A legacy of compassion – Gail Avis


My name is Gail Avis I have been
volunteering at the wig library for 24 years. Someone has just been told they
have cancer and they’re going to lose their hair but nobody tells them how
it’s going to happen so we do all of that sort of thing. We’re not qualified
counselors but we’ve got common sense with library itself here has been going
since 1973 and it’s always been run by volunteers every day is different when
you come here we walk out the door at the end of the day and feel well we’ve
helped somebody in some way to feel better about themselves because
everything with a cancer diagnosis is pretty devastating but the ones that
upset us the most are the young mothers who put off their treatment until
they’ve had their babies and then they come in and with the tiny baby and they
have to have their head shaved that’s something you don’t forget. There’s a lot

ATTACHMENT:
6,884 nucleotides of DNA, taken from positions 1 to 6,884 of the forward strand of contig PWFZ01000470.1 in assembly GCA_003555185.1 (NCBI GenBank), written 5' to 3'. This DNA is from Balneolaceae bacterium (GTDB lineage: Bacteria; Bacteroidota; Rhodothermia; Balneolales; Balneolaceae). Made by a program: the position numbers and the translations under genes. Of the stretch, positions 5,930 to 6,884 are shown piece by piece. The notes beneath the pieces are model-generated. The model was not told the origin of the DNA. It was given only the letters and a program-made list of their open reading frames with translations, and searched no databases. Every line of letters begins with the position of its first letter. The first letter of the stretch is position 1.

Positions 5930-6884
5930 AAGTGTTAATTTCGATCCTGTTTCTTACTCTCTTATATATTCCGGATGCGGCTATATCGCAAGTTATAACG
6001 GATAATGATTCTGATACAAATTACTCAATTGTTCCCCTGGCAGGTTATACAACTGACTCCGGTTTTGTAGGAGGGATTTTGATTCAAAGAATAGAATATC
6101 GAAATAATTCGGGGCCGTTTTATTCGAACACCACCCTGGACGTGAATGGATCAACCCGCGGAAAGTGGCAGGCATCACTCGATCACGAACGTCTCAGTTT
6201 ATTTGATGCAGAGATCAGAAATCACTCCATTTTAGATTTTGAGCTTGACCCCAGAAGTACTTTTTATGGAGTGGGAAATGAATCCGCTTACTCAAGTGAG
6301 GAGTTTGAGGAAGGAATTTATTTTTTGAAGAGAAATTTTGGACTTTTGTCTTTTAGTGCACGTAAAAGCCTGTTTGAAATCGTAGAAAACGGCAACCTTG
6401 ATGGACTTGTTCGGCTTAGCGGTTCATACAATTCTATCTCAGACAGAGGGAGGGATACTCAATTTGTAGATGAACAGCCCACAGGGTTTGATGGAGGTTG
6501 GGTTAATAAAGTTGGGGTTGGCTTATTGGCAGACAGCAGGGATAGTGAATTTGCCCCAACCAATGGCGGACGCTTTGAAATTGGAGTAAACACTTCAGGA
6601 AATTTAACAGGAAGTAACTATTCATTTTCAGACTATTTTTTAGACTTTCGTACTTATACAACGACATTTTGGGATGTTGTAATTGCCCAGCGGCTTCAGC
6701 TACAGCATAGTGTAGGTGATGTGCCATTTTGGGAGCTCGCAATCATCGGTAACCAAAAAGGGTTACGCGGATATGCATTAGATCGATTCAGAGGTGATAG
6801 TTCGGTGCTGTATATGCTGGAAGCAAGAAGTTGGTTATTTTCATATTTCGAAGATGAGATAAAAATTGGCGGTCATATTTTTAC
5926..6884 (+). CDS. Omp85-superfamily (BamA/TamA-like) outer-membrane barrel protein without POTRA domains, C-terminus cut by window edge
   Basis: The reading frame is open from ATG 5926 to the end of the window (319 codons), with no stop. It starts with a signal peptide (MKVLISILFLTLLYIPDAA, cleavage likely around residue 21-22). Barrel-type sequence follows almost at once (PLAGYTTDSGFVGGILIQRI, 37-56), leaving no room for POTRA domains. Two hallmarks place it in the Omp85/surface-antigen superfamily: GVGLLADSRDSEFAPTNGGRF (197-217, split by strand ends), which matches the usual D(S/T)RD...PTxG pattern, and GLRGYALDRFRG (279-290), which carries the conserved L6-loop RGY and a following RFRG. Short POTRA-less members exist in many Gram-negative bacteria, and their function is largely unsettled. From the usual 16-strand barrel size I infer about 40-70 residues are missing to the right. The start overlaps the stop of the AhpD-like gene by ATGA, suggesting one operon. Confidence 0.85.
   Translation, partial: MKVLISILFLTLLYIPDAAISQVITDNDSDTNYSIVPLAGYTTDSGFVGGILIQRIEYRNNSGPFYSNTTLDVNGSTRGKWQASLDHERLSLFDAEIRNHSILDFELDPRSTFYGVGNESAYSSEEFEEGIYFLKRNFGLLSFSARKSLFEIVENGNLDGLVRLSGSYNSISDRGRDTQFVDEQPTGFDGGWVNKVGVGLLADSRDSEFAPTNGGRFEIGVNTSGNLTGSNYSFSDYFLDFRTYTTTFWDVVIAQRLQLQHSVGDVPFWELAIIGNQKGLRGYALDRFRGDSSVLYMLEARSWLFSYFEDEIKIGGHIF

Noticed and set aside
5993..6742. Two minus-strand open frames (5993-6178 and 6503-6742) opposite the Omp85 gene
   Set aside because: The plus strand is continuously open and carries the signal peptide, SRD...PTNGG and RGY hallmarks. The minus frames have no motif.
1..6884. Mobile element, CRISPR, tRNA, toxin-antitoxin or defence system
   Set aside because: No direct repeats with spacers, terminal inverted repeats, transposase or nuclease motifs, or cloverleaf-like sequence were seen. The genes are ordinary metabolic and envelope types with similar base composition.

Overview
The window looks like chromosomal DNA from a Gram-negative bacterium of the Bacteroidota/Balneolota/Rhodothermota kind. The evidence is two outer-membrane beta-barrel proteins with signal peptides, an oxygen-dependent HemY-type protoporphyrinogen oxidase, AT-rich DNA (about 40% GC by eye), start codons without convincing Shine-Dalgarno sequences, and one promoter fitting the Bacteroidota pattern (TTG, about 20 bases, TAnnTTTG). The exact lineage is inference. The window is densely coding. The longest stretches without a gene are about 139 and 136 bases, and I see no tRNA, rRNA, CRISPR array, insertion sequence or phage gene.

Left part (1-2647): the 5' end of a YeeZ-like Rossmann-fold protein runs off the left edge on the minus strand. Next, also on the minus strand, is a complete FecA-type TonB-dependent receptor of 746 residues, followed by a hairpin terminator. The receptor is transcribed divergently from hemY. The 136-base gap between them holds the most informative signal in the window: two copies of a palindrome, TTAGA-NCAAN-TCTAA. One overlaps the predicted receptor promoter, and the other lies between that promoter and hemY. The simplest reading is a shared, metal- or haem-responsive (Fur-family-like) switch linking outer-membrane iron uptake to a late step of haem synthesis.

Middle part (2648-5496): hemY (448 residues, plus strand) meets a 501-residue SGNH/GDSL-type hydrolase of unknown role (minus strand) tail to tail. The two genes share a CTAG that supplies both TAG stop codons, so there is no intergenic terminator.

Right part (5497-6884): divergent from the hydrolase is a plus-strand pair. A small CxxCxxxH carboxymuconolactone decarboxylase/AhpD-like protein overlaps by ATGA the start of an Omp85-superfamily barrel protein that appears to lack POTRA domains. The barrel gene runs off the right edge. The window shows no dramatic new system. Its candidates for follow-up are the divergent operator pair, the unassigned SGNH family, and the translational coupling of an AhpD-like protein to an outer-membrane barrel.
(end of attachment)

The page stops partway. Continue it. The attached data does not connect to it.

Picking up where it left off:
of people who could not work in a wig library it’s no good if you’re going to
cry every time somebody else cries so we’ll give them a hug and and a tissue
and let them cry and give them a drink of water and then we put some silly wig on
them that makes them look ridiculous and they laugh and that’s when we start
doing all the other things. If you’re a woman if your hair looks bad you feel
awful. Now if somebody tells you suddenly you’re not going to have any hair how do
you cope with that so you come in here and we give you all
the different ways to cope with it. Each time I come here well maybe I’ve helped
one person and maybe it’s four who knows we’re not here to make money we’re here
to help and that’s what it’s all about there’s always someone worse off than
you are, go out and find them and help them. Volunteering does make me feel good.

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